November 08, 2004
Laptop Secondary

And (for the second time today) … a Times Online link, this time to a story about laptop computers.


There are plenty of reasons for St Cecilia’s to be popular. Sheer newness and glossy, high-tech appearance for a start. Even the head teacher, Jeffrey Risbridger, admits that from the outside St Cecilia’s, with its large plasma screen flashing up the names of guests in the foyer, looks more like a plush new office block than a high school. But it is the school’s laptop policy that may be its biggest lure for parents and pupils.

St Cecilia’s, building its way to a full complement of 900 pupils, currently has just 11, 12 and 13-year-olds on roll. But every one of its 300 pupils has their own laptop, picked up in the morning and used across subjects until the school day ends at 2.30pm. If they then want to stay on to complete homework the building is open – and the laptops are available – until 6pm.

The laptops are a vital part of a state-of-the-art information and communication technology (ICT) scheme in which the latest radio technology and extended battery power are used to avoid the need for cables. Every classroom is equipped with electronic whiteboards, upon which teachers flash up their lessons, consigning the old-fashioned handout to history.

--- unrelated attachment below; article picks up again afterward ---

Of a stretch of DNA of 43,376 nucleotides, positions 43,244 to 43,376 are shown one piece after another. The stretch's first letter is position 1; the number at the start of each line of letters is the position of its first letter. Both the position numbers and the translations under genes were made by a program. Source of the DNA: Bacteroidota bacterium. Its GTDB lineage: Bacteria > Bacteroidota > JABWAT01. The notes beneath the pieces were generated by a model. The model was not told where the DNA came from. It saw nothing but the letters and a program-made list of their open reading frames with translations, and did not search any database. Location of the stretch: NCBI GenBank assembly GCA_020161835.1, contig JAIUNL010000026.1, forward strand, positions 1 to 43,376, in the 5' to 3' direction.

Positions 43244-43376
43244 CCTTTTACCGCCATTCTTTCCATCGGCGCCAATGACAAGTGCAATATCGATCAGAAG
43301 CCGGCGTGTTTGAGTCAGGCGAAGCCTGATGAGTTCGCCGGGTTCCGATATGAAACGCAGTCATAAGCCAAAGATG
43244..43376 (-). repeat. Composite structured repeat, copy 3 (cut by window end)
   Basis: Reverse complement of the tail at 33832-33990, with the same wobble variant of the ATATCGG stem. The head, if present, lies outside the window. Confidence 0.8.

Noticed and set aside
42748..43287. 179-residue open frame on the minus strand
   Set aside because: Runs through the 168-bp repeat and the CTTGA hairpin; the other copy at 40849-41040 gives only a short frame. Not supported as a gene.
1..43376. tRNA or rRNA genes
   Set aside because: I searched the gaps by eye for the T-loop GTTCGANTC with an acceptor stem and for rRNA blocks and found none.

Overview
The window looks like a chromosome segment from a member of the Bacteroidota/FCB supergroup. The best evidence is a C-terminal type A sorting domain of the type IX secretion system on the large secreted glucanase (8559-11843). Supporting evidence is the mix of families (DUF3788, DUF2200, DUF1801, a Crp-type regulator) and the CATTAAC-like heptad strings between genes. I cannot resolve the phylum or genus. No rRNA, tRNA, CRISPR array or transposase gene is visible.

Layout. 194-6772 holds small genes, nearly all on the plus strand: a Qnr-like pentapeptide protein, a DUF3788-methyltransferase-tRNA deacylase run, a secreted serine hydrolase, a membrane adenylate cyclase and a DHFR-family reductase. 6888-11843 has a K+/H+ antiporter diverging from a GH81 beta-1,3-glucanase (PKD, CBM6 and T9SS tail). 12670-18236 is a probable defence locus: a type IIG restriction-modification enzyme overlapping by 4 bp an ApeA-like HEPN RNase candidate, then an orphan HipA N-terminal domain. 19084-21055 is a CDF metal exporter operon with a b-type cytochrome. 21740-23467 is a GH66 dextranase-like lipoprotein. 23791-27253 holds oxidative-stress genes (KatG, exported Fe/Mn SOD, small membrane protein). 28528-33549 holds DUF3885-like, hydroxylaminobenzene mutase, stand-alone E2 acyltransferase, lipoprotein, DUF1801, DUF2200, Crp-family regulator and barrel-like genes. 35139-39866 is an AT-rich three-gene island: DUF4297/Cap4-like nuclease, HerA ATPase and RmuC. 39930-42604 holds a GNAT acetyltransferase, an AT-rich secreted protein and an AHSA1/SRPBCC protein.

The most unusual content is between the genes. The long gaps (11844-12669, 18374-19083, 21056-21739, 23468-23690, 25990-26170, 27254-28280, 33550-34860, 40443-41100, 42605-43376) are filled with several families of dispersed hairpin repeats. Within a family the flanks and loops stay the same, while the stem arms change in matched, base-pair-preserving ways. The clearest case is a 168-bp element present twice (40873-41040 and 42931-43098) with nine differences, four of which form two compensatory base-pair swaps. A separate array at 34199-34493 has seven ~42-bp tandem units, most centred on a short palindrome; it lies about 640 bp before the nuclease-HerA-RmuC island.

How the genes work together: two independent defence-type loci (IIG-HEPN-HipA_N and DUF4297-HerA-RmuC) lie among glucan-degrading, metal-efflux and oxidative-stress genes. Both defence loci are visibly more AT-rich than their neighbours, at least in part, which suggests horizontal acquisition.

As I have said here before (and I will have to dig up the link later because I can't now find it), this kind of thing only works if you have staff who are committed to making it work, as this school obviously does.

Nightmare scenario: this school is brilliantly successful, and is copied by other schools who think that flinging money at computer companies will guarantee success, even if the staff don't have a clue about how to use all their new toys, and think that the toys will rise up magically and do their job for them.

The bad news about this school and its laptops is that they can't be taken home and worked with there, because they would then be stolen by marauding gangs of less educationally advantaged youths. So I guess the next step is to fix it so that the pupils can access all the same material from their home computers, with some kind of networky thingy arrangement.

See to it, Professor Jeeves.

Posted by Brian Micklethwait at 10:32 PM
Category: Computers in education